The new president of Honduras, who as first lady during the three years and five months that her husband was president had a low profile, politically, he made his way after the coup against Zelaya on June 28, 2009, when he promoted constitutional reforms that the law did not allow him, although that did not justify his overthrow.

After the coup, Castro took to the streets with thousands of his compatriots to protest and demand a return to constitutional order, enduring even the rejection and insults of some sectors that agreed with the coup, including many businessmen and opposition politicians.

Castro greets his followers this Thursday in Tegucigalpa (AFP)
Castro greets his followers this Thursday in Tegucigalpa (AFP)

Opposition before starting

During the last few days, Castro has had to deal with the rebellion of 20 deputies of Free, the political party she founded with her husband, Manuel “Mel” Zelaya, the president deposed by a coup in 2009. The Libre rebels joined 44 deputies from the National Party and 18 from the Liberal Party to displace Luis Redondo, a legislator loyal to Castro, from the presidency of Congress., but who is not a member of Libre, but of the Salvador party of Honduras, the other actor in the coalition that won the presidency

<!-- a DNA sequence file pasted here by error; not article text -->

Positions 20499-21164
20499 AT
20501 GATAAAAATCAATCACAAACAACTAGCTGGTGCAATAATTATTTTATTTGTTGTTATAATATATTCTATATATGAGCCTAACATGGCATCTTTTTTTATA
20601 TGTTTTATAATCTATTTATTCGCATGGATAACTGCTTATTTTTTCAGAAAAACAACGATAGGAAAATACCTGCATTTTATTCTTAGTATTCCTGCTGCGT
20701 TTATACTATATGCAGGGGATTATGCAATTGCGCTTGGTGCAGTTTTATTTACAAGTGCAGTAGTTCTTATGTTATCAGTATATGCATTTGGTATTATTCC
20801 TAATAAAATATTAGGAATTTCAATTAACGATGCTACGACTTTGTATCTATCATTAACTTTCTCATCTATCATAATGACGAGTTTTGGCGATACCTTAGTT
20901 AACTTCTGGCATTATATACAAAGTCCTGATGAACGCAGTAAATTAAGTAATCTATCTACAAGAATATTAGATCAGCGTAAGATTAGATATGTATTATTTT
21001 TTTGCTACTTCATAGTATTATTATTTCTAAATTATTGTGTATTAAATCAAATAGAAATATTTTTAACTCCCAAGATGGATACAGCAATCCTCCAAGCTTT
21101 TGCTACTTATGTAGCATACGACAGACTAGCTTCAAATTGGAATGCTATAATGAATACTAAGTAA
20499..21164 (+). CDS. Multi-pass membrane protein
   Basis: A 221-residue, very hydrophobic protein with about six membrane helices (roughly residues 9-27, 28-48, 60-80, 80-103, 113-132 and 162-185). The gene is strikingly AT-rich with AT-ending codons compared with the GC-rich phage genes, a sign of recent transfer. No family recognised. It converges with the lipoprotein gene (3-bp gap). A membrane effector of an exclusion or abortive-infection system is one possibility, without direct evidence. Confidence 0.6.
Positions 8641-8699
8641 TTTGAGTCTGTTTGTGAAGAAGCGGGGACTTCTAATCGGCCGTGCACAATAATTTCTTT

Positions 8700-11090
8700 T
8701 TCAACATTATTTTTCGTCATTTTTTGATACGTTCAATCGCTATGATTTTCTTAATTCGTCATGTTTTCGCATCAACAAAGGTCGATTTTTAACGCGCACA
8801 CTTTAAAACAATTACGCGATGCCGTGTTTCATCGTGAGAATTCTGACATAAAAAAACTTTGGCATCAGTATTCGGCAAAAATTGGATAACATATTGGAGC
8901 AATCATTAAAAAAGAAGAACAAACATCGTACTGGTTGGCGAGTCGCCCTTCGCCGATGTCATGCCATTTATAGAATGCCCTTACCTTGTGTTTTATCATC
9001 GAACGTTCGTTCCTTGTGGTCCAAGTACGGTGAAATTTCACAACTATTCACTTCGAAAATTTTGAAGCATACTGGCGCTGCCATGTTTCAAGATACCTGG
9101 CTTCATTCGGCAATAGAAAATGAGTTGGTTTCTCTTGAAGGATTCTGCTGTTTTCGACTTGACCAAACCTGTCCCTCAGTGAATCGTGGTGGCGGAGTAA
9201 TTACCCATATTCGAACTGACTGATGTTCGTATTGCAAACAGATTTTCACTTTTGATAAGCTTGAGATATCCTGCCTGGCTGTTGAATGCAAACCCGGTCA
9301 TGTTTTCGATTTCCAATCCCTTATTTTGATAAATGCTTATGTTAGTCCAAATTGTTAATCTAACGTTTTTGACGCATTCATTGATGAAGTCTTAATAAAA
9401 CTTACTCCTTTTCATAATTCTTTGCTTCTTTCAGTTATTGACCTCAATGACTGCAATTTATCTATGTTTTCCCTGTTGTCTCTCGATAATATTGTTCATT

The dissidents of Libre have argued that the presidency of Congress corresponds to that party. However, as the Honduran historian Jorge Amaya explains to Infobae, the opposition electoral alliance that won the elections had been sealed last year with a protocol according to which, if it won, Libre would handle the reins of the Executive and the Salvador party of Honduras those of the Legislative.

With the mutiny, the opposition to Castro elected a congressional board of directors, while those loyal to the president did the same with votes from alternate deputies. A) Yes, The president reaches her day zero with two congresses and the first challenge to political power that the polls gave her.

Castro supporters at the stadium to witness the ceremony (AFP)
Castro supporters at the stadium to witness the ceremony (AFP)

Beyond the crisis in Congress and the mere key reading of the domestic distribution of power, the alliance between dissidents from Libre and the National Party speaks of another more serious issue: the immediate future of Juan Orlando Hernández, popularly known as JOH, the man whom Xiomara Castro ousted from power and on whom weighs the possibility that a United States court, that of the southern district of New York, requested his extradition for crimes related to drug trafficking.

Analysts consulted by Infobae in Tegucigalpa come in the Libre mutiny a pact with Hernández’s National Party aimed at shielding him from extradition. Once Castro takes office, JOH will lose the political protection that the presidency has given him since 2017, when the US justice system began investigating his brother, Juan Antonio “Tony” Hernández, for drug trafficking.

For now, JOH will take refuge in the Central American Parliament, as a deputy, which will shield him from legal proceedings in his country, but, outside the presidency, it will be more difficult for him to protect himself from extradition.